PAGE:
5 Minute Interview with Nick Kind

5 Minute Interview with Nick Kind

Nick Kind has worked in digital strategy and development for over 20 years, with a speciality in education and technology. Currently, he works as a consultant, spending the majority of his time advising adaptive learning pioneer Area9. Until mid-2016, he was Head of Business Insights for one of the largest media organisations in the world, the Holtzbrinck Publishing Group. At Holtzbrinck, Nick managed a thought leadership, market intelligence and internal strategy consultancy team for the board across consumer, scientific and education sectors. Previously, he imagined, created and managed a series of high-profile and cutting-edge software development companies and projects in education markets around the globe. More information is available at https://uk.linkedin.com/in/nickkind and https://nicholaskind.uk.


Twitter: @nkind88

  1. What was the last book you read?


Paul Beatty’s The Sellout. The writing was extraordinarily impressive and the subject-matter urgent and compelling, but I was left feeling a little let down at the end. I wanted it to finish in a wackier way – more magically, somehow. I also recently read Jonathan Knee’s Class Clowns: How the Smartest Investors Lost Billions in Education which I would highly recommend for anyone thinking about the world of education, educational publishing and corporate development: it was salutary and slightly shamefully entertaining, especially if you know some of the cast of characters.


  1. How did you buy it?


The Sellout was a present from my wife. Class Clowns I bought myself digitally. I have to confess to buying books I really enjoy in both formats, as I prefer to read on paper and like to have the physical object as a reference and a memory on my shelves – but digital packs better.


  1. And what did you read it on?


A good old-fashioned paperback on holiday and a Kindle on a business flight to the USA, respectively.


  1. What’s next on your reading list?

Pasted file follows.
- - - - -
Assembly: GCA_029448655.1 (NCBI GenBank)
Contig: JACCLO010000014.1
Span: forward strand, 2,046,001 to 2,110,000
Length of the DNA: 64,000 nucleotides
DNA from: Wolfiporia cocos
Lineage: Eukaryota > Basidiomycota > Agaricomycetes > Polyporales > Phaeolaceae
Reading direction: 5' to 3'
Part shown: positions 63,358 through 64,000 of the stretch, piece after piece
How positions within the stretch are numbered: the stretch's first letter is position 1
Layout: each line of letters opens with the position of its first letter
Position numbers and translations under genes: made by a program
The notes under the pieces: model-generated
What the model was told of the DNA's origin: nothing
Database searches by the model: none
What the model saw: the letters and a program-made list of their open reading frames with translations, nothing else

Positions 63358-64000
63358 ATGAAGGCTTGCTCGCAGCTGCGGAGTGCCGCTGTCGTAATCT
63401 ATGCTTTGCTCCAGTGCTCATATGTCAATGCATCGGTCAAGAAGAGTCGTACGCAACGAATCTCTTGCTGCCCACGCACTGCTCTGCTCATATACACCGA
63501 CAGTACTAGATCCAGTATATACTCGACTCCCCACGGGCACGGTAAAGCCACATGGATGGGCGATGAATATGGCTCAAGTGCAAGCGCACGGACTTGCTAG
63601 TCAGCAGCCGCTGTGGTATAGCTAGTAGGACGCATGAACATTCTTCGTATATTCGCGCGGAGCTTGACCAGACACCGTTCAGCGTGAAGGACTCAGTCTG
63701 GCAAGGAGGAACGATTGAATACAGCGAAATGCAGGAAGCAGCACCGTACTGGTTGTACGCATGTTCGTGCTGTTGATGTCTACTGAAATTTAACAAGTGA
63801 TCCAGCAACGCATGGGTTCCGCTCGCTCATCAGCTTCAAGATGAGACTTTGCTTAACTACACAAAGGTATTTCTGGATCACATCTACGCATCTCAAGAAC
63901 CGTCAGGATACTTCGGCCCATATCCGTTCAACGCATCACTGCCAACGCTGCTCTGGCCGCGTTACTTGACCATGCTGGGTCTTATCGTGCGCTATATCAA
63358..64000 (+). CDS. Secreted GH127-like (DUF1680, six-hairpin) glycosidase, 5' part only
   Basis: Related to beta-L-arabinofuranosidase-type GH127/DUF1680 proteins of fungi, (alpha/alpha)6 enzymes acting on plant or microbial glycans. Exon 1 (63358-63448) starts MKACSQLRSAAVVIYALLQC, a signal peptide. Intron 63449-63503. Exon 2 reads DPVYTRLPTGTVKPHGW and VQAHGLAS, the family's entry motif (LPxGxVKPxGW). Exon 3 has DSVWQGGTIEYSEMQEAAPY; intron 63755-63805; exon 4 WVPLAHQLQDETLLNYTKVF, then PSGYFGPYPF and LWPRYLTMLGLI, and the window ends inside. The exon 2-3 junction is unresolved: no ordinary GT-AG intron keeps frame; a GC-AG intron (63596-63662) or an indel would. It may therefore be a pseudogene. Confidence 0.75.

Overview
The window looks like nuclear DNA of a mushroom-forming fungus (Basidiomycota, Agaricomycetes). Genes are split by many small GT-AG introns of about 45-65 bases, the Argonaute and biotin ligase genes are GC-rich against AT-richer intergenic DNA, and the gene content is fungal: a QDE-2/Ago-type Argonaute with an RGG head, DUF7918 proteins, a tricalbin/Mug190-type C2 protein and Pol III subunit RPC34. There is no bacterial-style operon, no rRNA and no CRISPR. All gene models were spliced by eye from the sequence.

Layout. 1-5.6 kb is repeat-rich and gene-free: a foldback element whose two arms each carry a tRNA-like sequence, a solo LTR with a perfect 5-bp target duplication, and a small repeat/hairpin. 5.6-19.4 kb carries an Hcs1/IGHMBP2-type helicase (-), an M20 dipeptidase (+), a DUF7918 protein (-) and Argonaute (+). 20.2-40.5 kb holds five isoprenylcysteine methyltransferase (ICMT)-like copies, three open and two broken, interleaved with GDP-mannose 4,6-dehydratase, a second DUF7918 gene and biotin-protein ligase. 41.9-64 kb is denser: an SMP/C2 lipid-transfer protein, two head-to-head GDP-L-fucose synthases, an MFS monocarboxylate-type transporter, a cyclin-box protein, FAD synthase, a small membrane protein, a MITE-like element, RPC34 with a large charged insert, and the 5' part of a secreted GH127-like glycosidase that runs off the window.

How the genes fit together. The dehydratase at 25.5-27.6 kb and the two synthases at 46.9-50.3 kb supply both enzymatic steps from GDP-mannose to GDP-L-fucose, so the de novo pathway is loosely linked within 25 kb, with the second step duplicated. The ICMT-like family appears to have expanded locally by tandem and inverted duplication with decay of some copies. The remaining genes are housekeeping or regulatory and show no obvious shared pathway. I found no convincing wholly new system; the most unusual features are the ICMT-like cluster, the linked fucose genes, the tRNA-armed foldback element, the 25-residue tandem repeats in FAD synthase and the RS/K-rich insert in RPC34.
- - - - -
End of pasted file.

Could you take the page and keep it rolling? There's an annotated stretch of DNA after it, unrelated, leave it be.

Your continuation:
I’m currently reading Edmund de Waal’s The White Road. I adore The Hare with Amber Eyes and I was a keen (if very amateur) potter when I was young, so his story of porcelain was an obvious choice (another present, actually). I have Kevin MacNeil’s The Brilliant and Forever on my desk, and a lot of other things on the “to read” shelves (both physical and digital!).


  1. Which writer would you have loved to have met and why?


Shakespeare, without question. I put the Complete Works online for the Arden editions many years ago and have been fascinated by his variety since I did “A” level English. What was he like as a person? An edgy genius? A party animal? Melancholic? There are so many characters which he draws so convincingly that it is impossible to tell. And would he have a story or two…


  1. Tell us what you do in 20 words.


I help organisations and investors around the world find their strategies and execute them, mostly in education and learning.


  1. What do you like about your job?


I get to meet and work with some absolutely fascinating, exceptional and unexpected people, from educational rappers to powerful venture capitalists to inspiring teachers.


  1. What is the single biggest challenge facing the publishing industry right now?


Being thoughtfully prepared for the unpredictable pace of market changes. Because sometimes they are slow, and sometimes they are fast – and it is extraordinarily difficult to tell when tipping points are going to come. The education market is particularly vulnerable to change given its dependence on political policy, and (especially in the USA) the involvement of philanthropists who don’t play by normal market rules.


  1. What is the silliest thing you have on your desk?


A battered and ugly brass cone which contains water from the River Ganges. A friend and colleague brought it back from a filming trip to India when we were much enjoying producing wonderful (and high-budget!) multimedia learning resources for the BBC. It reminds me of that hopeful time.


  1. Which is your favourite bookshop or e-bookstore and why?


I am particularly fond of the small bookshop in Wallingford, Oxfordshire, close to where I live. The owner is always cheerful, and always ready with a suggestion for anyone in the family. So she has hopefully got a future in the world dominated by Amazon.


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